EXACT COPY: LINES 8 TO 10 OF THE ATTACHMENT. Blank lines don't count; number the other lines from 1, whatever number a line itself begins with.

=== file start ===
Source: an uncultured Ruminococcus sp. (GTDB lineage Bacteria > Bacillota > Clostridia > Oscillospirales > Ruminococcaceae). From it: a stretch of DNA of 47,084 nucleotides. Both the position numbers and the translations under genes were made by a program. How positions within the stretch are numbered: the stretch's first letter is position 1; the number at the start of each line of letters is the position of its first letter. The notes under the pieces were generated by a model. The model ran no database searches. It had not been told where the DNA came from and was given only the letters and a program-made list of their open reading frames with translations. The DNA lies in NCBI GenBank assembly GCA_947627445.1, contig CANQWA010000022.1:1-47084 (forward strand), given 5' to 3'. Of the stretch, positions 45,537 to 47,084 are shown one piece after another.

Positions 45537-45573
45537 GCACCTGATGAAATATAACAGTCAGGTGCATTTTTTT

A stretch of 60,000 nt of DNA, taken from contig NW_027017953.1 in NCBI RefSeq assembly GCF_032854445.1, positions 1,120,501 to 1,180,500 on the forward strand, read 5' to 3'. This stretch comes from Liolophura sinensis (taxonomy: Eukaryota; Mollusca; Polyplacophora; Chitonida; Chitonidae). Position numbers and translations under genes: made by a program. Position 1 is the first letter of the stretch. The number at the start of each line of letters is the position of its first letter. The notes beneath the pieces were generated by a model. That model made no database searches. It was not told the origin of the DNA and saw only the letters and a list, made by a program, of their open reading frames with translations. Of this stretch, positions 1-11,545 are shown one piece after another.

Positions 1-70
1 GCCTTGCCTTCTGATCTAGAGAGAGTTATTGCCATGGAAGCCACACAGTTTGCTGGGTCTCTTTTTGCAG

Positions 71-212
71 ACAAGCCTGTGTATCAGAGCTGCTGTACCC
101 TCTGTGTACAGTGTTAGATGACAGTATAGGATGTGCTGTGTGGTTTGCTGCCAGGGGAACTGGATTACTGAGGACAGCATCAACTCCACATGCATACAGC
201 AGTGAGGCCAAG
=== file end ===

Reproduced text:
71 ACAAGCCTGTGTATCAGAGCTGCTGTACCC
101 TCTGTGTACAGTGTTAGATGACAGTATAGGATGTGCTGTGTGGTTTGCTGCCAGGGGAACTGGATTACTGAGGACAGCATCAACTCCACATGCATACAGC
201 AGTGAGGCCAAG